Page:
II Commercial Bank Debt Restructuring
- International Monetary Fund
- Published Date:
- January 1993
A number of heavily indebted developing countries made progress toward restructuring their commercial bank debt over the past year. Argentina and the Philippines completed financing packages, including menus of debt- and debt-service-reduction options, while bank claims on Bolivia, Guyana, and Uganda were bought back at steep discounts. In addition, Brazil, the Dominican Republic, and Jordan reached agreements on terms for debt restructurings, while a number of countries continued to negotiate actively with their creditors. In contrast, debt conversions continued to decline in importance as prices of bank claims in the secondary market recovered for most middle-income countries. Argentina’s privatization program accounted for the bulk of conversion activity during the year.
Thirteen countries have now restructured their bank debt. In present value terms, debt to commercial banks has been reduced by a total of $50.3 billion at a total cost of $17.9 billion (Tables 3 and A1). The balance between debt- and debt-service-reduction options has varied significantly among the packages negotiated (Table 4), but pricing in each of the packages has been broadly in line with prices prevailing in the secondary market at the time of agreement (Table 5).
|Debt and Debt-Service Reduction (DDSR)2|
(7) = (2) +..+(6)
|Total Debt and|
|Cost of Debt|
|Costa Rica (1989)||1,456||991||—||—||101||36||1,128||70.5||196|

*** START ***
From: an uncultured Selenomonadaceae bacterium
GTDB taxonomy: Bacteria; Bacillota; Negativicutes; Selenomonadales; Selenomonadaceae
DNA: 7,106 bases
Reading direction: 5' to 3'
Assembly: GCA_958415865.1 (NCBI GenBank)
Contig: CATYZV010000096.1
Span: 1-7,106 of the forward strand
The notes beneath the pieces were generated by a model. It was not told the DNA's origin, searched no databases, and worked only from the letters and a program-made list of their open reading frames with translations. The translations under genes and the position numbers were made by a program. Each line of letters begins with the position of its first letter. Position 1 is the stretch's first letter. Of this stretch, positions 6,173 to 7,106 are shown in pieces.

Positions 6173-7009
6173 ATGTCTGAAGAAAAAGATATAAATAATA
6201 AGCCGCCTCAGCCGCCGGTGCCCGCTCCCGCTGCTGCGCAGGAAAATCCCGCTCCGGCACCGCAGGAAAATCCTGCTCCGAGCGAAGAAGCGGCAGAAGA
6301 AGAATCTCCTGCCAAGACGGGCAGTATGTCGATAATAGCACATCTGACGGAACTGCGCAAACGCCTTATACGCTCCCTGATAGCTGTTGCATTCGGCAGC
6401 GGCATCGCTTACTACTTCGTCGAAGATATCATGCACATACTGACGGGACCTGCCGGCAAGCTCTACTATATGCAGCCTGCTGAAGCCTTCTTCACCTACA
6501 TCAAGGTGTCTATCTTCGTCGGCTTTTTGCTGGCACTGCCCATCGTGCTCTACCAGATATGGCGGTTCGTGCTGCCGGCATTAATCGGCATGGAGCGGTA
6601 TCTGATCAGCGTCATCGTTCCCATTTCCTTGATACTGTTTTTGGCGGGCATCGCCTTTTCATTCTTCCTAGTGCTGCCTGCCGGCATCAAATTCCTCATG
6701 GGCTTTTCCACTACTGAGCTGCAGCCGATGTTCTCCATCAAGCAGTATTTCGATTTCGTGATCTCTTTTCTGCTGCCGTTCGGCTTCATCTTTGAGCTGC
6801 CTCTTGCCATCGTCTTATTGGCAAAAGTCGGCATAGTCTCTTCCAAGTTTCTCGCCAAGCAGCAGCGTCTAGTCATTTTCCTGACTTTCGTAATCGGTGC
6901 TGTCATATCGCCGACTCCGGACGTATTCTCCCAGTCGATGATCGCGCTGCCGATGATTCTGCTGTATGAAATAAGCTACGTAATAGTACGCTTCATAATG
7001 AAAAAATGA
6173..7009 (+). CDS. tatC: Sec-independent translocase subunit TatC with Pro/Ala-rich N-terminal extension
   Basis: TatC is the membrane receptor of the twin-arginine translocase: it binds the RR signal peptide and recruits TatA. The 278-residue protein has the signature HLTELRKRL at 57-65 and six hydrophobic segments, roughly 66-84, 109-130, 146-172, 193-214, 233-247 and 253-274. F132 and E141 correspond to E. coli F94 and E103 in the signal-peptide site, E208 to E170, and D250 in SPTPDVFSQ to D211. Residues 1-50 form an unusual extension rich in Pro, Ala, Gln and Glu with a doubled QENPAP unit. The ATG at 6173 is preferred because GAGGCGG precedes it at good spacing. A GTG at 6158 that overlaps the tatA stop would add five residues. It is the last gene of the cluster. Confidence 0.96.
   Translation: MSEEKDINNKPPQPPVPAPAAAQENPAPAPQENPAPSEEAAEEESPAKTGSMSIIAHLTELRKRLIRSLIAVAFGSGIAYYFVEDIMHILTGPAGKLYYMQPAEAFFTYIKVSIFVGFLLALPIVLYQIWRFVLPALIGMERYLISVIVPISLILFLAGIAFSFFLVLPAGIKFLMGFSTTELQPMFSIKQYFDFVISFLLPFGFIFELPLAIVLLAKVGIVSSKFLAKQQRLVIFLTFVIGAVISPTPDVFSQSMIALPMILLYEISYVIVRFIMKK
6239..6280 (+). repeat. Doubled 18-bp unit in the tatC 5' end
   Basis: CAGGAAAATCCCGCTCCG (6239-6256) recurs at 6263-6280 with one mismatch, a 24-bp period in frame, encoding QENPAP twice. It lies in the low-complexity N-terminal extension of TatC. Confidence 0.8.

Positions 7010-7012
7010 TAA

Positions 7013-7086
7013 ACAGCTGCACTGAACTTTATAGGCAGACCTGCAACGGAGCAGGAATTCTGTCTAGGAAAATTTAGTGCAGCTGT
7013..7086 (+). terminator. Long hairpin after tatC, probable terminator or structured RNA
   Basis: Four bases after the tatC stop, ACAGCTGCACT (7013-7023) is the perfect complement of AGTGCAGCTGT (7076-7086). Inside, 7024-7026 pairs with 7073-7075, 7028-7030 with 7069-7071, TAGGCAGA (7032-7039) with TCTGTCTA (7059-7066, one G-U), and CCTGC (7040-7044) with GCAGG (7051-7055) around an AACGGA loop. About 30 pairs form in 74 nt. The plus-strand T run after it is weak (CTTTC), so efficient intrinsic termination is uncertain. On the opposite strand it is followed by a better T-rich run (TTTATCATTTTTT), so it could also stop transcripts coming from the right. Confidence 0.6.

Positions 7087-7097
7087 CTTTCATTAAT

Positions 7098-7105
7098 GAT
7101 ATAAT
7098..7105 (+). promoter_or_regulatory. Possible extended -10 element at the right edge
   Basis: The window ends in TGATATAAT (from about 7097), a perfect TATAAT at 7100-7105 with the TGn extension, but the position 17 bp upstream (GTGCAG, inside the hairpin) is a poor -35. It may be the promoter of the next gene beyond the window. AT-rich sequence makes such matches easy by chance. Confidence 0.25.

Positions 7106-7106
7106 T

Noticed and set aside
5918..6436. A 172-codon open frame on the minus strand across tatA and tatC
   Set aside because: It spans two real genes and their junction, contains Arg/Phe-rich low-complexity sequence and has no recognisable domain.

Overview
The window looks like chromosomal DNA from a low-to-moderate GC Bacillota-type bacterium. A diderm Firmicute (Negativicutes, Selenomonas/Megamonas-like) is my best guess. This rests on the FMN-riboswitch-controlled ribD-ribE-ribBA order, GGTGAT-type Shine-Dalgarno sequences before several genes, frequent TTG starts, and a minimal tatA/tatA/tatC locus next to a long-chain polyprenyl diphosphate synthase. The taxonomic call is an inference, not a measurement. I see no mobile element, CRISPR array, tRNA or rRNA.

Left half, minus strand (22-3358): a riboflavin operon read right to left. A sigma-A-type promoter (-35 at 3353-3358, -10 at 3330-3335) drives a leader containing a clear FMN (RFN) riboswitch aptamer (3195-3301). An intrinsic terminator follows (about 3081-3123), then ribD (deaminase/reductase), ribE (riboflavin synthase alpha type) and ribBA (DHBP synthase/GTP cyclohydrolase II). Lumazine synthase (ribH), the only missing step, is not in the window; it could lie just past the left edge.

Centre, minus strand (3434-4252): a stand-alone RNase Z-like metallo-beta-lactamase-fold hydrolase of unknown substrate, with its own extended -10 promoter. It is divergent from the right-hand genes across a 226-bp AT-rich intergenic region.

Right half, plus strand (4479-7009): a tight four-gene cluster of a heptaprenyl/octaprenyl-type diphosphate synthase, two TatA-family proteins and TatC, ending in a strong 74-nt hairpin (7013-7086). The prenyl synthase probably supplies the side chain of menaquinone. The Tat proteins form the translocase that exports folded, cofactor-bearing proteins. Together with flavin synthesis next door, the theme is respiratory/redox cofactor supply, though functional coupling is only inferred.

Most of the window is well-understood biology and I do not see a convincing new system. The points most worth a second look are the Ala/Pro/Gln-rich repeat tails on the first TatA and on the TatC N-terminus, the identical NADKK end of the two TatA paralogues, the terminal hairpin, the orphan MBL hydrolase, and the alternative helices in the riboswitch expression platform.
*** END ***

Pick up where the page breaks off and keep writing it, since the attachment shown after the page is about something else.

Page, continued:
Price at Time of
|Buy-back||Discount exchange||Other par exchanges||Overall Package|
Recent Bank Packages
Following agreement between Argentina and its bank creditors on a term-sheet in June 1992, the package was formally signed on December 6, 1992. Bond exchanges involving principal then closed on April 7, 1993 (Tables A2 and A3). Commercial banks initially allocated 85 percent of their exposure to the par bond exchange, responding in part to a decline in international interest rates following the agreement on terms. This skewed allocation complicated the financing of the operation. Following difficult negotiations, banks agreed to a request by the Argentine authorities to reallocate their menu choices toward a more balanced selection. Of the eligible principal of $19.3 billion, 66 percent was allocated to par bonds and 34 percent to discount bonds. Most of the new bonds are denominated in U.S. dollars, with about 2 percent denominated in deutsche mark. Past due interest is still being reconciled but is estimated at $8.3 billion. The downpayment on past due interest ($0.7 billion) has been deposited in an escrow account until this reconciliation is complete. The cost of the entire operation was $3.8 billion (including the downpayment on the past due interest).
Bolivia and its bank creditors signed a debt-restructuring agreement on March 30, 1993 and the operation took place on May 19, 1993. Eligible principal amounted to $173 million, and, as in the 1987 agreement, associated past due interest was canceled.3 Creditors allocated $78 million to the buy-back option (at 16 cents per U.S. dollar of principal); $33 million to the fully collateralized par bond (with a value recovery clause linked to the price of tin); and $60 million to the debt-for-development swap with nongovernmental organizations. The cost of the operation was $27 million, financed by grants from the IDA debt-reduction facility ($10 million), and the governments of the United States ($7 million), Sweden ($5 million), Switzerland ($3 million), and the Netherlands ($3 million).